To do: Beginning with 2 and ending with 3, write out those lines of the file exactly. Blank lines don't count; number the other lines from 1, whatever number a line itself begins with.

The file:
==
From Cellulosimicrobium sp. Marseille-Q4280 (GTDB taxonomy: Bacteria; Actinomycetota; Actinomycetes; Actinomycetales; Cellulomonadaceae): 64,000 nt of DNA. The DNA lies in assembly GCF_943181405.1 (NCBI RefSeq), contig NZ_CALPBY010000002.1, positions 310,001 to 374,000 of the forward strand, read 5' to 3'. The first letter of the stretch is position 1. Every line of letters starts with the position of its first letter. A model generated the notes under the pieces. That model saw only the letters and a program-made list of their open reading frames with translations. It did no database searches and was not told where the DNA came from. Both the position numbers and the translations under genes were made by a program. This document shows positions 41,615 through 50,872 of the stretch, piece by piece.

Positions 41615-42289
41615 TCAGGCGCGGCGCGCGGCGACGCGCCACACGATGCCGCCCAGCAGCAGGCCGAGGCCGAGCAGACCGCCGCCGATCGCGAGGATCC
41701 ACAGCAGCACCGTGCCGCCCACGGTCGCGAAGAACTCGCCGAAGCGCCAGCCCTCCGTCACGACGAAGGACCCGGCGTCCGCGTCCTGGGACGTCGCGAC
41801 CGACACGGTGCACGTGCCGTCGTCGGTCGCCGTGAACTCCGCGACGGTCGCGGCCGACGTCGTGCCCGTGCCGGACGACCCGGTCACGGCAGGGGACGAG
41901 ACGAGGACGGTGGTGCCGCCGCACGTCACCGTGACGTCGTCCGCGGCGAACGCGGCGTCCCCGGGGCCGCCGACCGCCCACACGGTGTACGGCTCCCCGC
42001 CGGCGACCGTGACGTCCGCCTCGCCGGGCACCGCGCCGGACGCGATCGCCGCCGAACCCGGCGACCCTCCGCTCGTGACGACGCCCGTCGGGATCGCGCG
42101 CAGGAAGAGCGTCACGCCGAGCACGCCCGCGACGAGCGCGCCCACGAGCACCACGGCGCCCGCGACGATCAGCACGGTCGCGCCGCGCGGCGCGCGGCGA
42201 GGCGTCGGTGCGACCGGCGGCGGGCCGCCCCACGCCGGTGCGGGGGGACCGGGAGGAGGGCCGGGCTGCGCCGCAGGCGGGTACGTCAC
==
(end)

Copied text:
Positions 41615-42289
41615 TCAGGCGCGGCGCGCGGCGACGCGCCACACGATGCCGCCCAGCAGCAGGCCGAGGCCGAGCAGACCGCCGCCGATCGCGAGGATCC